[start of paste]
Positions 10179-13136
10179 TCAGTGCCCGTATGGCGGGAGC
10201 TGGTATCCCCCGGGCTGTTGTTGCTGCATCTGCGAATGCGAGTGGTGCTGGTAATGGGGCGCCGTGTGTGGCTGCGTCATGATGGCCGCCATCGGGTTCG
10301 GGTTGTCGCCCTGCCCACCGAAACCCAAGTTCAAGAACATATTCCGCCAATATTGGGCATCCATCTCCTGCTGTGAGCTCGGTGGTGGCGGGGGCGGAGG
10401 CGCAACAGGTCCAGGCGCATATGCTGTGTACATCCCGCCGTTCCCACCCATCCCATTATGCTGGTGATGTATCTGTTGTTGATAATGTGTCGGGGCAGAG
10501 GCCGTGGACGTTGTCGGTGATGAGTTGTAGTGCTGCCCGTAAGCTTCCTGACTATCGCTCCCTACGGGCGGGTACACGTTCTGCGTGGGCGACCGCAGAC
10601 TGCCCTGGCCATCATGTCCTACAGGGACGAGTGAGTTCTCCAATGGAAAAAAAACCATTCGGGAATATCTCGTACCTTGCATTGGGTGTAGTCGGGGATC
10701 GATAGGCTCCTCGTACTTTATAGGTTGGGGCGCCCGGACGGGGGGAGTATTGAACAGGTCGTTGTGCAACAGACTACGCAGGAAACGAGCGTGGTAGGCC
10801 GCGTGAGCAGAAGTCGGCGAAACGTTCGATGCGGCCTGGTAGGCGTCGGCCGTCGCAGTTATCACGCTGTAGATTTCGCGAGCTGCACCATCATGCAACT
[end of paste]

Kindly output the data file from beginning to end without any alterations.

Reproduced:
Positions 10179-13136
10179 TCAGTGCCCGTATGGCGGGAGC
10201 TGGTATCCCCCGGGCTGTTGTTGCTGCATCTGCGAATGCGAGTGGTGCTGGTAATGGGGCGCCGTGTGTGGCTGCGTCATGATGGCCGCCATCGGGTTCG
10301 GGTTGTCGCCCTGCCCACCGAAACCCAAGTTCAAGAACATATTCCGCCAATATTGGGCATCCATCTCCTGCTGTGAGCTCGGTGGTGGCGGGGGCGGAGG
10401 CGCAACAGGTCCAGGCGCATATGCTGTGTACATCCCGCCGTTCCCACCCATCCCATTATGCTGGTGATGTATCTGTTGTTGATAATGTGTCGGGGCAGAG
10501 GCCGTGGACGTTGTCGGTGATGAGTTGTAGTGCTGCCCGTAAGCTTCCTGACTATCGCTCCCTACGGGCGGGTACACGTTCTGCGTGGGCGACCGCAGAC
10601 TGCCCTGGCCATCATGTCCTACAGGGACGAGTGAGTTCTCCAATGGAAAAAAAACCATTCGGGAATATCTCGTACCTTGCATTGGGTGTAGTCGGGGATC
10701 GATAGGCTCCTCGTACTTTATAGGTTGGGGCGCCCGGACGGGGGGAGTATTGAACAGGTCGTTGTGCAACAGACTACGCAGGAAACGAGCGTGGTAGGCC
10801 GCGTGAGCAGAAGTCGGCGAAACGTTCGATGCGGCCTGGTAGGCGTCGGCCGTCGCAGTTATCACGCTGTAGATTTCGCGAGCTGCACCATCATGCAACT